Smaller tool companies can automate like the big boys

September 30, 2020 - 06:00am
Smaller tool companies can automate like the big boys

ANCA LaserPlus in-process measurement.Industrial automation is changing the way cutting tool manufacturers operate. Machines can take on the heavy lifting at each stage of production letting workers get on with less repetitive tasks. And, while automation may sound costly and complex to implement, it’s not reserved just for big business.

There are dozens of ways a small cutting tool manufacturer can embrace automation, including:

  • Cost reduction, through labor costs or machine uptime. With a lack of skilled workers, machines can fill those gaps.
  • Automation allows companies to utilize machinery unattended.
  • Reduced material handling makes running smaller batches much more cost effective.
  • Streamlining existing processes and systems.
  • Eliminating mistakes in material management.
  • Automating in-process measurement raises quality and reduces waste.

While bigger companies can afford tailored developments to suit specific needs, manufacturers at all levels benefit as technology and solutions are developed.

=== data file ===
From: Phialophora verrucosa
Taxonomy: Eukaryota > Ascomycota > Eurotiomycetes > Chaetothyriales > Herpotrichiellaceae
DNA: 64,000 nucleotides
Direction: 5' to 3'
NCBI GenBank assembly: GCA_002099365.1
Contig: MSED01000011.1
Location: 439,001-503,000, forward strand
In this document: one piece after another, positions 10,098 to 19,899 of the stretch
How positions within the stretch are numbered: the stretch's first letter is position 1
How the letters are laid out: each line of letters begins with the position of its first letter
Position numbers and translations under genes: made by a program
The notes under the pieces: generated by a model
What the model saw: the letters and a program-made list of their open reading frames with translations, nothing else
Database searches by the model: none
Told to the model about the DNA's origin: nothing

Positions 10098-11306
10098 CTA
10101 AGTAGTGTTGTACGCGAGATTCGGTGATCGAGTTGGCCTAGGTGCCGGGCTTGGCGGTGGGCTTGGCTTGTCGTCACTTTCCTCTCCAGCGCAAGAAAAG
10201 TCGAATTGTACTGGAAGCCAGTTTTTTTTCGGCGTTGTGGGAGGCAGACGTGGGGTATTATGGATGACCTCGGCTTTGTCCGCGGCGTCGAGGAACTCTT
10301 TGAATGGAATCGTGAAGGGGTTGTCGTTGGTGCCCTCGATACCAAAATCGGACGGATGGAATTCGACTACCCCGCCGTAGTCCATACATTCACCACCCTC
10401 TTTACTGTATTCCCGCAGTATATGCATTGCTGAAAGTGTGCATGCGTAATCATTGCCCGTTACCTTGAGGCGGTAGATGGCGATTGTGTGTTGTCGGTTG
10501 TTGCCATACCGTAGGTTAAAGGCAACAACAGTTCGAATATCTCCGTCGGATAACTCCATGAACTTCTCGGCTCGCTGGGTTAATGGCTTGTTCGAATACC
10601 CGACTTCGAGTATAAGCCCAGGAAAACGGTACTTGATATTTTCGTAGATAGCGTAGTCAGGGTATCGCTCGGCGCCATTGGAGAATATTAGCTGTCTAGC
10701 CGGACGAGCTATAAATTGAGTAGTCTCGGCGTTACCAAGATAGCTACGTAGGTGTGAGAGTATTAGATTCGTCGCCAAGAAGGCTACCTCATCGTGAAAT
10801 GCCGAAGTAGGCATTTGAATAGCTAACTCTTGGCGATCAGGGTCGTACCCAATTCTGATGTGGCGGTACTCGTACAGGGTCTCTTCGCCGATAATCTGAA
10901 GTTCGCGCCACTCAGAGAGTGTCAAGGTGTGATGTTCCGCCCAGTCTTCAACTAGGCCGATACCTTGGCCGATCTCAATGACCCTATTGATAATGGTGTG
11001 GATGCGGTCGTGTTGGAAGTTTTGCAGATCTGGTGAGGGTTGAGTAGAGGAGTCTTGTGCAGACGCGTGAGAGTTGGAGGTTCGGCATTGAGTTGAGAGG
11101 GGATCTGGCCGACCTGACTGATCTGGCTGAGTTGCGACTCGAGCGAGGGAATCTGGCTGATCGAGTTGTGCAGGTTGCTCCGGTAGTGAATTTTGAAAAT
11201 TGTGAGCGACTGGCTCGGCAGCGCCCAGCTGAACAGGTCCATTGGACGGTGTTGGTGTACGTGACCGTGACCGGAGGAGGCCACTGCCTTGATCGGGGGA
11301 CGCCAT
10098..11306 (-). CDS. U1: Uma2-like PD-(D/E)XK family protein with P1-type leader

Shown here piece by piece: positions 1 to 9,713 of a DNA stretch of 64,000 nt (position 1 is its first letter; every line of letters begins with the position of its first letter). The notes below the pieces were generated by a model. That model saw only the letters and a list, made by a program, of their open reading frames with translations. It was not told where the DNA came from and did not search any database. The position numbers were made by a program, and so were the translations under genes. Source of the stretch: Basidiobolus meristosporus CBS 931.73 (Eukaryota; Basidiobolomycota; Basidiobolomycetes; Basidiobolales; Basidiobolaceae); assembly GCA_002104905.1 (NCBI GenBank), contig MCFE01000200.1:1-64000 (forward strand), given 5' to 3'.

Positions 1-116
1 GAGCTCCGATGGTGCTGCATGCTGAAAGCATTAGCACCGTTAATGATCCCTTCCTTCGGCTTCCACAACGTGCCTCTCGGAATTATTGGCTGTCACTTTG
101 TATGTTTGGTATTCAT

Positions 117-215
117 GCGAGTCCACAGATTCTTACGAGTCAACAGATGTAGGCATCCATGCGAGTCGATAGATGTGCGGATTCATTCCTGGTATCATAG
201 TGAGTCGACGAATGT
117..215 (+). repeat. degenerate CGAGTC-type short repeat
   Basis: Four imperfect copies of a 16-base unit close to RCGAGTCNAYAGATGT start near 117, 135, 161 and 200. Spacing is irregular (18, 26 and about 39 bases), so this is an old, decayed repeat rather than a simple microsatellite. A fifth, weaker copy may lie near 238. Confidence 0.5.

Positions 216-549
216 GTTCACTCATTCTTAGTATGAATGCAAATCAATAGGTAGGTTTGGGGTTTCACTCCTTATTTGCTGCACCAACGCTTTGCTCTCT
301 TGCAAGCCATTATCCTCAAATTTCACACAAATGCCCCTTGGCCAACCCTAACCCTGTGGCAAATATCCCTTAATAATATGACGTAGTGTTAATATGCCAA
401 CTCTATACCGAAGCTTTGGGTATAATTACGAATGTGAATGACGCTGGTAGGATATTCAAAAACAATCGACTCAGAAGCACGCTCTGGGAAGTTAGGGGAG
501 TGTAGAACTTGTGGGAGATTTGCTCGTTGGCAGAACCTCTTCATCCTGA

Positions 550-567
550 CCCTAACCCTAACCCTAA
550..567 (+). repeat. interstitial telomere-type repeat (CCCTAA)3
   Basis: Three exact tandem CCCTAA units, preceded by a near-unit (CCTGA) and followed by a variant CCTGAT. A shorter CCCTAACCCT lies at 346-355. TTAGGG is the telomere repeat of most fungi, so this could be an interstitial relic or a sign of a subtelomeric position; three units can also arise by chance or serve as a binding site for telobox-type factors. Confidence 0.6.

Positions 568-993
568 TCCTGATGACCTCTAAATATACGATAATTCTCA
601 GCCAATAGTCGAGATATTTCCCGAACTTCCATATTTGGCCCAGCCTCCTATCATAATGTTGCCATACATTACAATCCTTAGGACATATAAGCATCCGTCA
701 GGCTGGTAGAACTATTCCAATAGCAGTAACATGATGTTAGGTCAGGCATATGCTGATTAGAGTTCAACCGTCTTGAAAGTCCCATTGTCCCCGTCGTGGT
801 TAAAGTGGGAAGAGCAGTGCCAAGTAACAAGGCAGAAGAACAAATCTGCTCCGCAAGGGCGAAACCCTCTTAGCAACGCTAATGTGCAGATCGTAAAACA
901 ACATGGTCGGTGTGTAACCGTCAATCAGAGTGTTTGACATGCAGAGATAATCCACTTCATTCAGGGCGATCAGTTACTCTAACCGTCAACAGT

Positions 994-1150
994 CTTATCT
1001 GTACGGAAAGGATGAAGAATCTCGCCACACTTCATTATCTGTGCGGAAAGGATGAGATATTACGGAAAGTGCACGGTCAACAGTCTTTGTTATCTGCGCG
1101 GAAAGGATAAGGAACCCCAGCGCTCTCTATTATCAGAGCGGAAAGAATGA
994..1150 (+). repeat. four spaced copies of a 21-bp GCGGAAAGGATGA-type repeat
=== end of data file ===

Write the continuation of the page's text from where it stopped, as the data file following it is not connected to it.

Just because a technology is off the shelf, doesn’t mean it is “standard.” The industry is constantly evolving as new solutions are found and applied, and as soon as it’s scalable it can be rolled out to suit most businesses. This includes many ANCA innovations, including its 3D simulation software, in-process measurement system Laser Plus, and RoboTeach, which makes robotic loaders accessible and easy to program. The addition of laser etching on a Robot loader is another example that has increased the functionality of the grinding machine.

As a small tool manufacturer, vendors recognize that priority is maximizing factory efficiency – machine uptime versus setup time. Software and accessories help keep things ticking over without wasting time and money reloading materials.

Chances are there will be no obvious trigger when it comes to adopting industrial automation. Many smaller businesses won’t have planned to develop the level of automation they currently have, and some may only start after an increase in labor and setup costs. A firm can build automation solutions piece by piece, as long as they have an agreed vision.

It may be as simple as being observant and seeing which steps in a production process have the greatest cost. Start by attacking a business area that will provide the greatest value. For instance:

  • Automation solutions reflect a company's operations

At the smaller end of the tool cutting market there’s a good chance you’re producing small batch lots and changing geometry multiple times a day, rather than leaving the machine running constantly making the same tool all day.

To maximize day-to-day productivity. look for solutions that allow the operator to step away from the machine and carry out other tasks. Automating geometry changes and existing manual material management processes can increase how much an operator can do elsewhere and help maximize machine uptime vs. setup time.

  • Consider automating processes